PPM Technologies Seeks Leading Bidder For June 17 Auction

By Jacqueline Palank

DBR Small Cap

PPM Technologies Inc., which provides manufacturing equipment to the food processing and packaging industry, is gearing up to put its business on the auction block.

The Chicago company faces a May 24 deadline to secure a stalking-horse bid to lead off the bidding for substantially all of its assets at a bankruptcy court-approved auction on June 17, or else risk defaulting on its bankruptcy loan.

That fast-approaching deadline has PPM's investment banker, Traxi LLC, working "night and day" to reach out to as many buyers as possible, according to Thomas J. Devitt.

Devitt, a Traxi managing director, said both strategic and financial buyers, like private-equity firms, have expressed interest in acquiring the company.

"There are certainly certain financial and strategic parties that have an intimate knowledge of the company," Devitt said. "There could be multiple parties that could act as a stalking horse, and potentially there could be a credit bid from the existing lender."

Devitt was referring to the right of PPM's prebankruptcy lenders, a group including Calliope Capital Corp. and funds affiliated with Valens Capital Management LLC, to forgive the more than $19 million they're owed on existing loans in exchange for the assets. The company's bankruptcy lender, one of the Valens funds, would also have the right to bid the debt that it's owed.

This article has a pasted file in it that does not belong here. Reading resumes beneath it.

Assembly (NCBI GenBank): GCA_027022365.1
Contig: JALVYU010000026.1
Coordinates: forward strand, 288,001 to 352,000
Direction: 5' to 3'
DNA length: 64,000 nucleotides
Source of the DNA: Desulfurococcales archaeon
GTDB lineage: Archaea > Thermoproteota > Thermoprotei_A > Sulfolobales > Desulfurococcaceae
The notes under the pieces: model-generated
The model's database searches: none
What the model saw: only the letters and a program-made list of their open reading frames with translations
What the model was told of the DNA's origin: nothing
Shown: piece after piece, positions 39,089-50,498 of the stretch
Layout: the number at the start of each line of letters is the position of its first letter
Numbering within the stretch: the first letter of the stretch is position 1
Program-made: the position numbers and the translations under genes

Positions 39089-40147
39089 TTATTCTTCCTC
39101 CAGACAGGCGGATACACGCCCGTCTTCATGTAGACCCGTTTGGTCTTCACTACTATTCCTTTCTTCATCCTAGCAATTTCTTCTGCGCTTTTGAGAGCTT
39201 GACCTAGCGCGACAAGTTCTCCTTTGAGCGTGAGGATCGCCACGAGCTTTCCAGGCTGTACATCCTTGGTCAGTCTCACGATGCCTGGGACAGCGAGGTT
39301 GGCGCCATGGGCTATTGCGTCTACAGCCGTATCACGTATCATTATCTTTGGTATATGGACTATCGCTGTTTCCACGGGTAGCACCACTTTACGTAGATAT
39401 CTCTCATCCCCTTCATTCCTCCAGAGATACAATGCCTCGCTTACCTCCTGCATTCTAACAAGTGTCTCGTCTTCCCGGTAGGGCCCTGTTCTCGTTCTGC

The specific assets up for grabs include the lease to PPM's Newberg, Ore., manufacturing facility, all of its manufacturing equipment and customer lists. That's particularly valuable, Devitt said, because not only does the company sell new equipment, but it also generates significant revenue by selling replacement parts and providing services to its existing customers.

PPM, which specializes in providing such machinery as conveyors and fryers for the snack food industry, filed for Chapter 11 protection in Chicago on April 3. The company reported assets of $1 million to $10 million and debts of $10 million to $50 million.

PPM's bankruptcy filing followed a lawsuit that its prebankruptcy lenders brought against the company and former chief executive in New York state court. In the suit, the lenders accused the chief executive of making a series of misrepresentations to the lenders regarding PPM's financial health and ability to meet its obligations.

Since the bankruptcy filing, the lenders have agreed to dismiss the lawsuit in the event the lenders recover at least $15 million of what they're owed.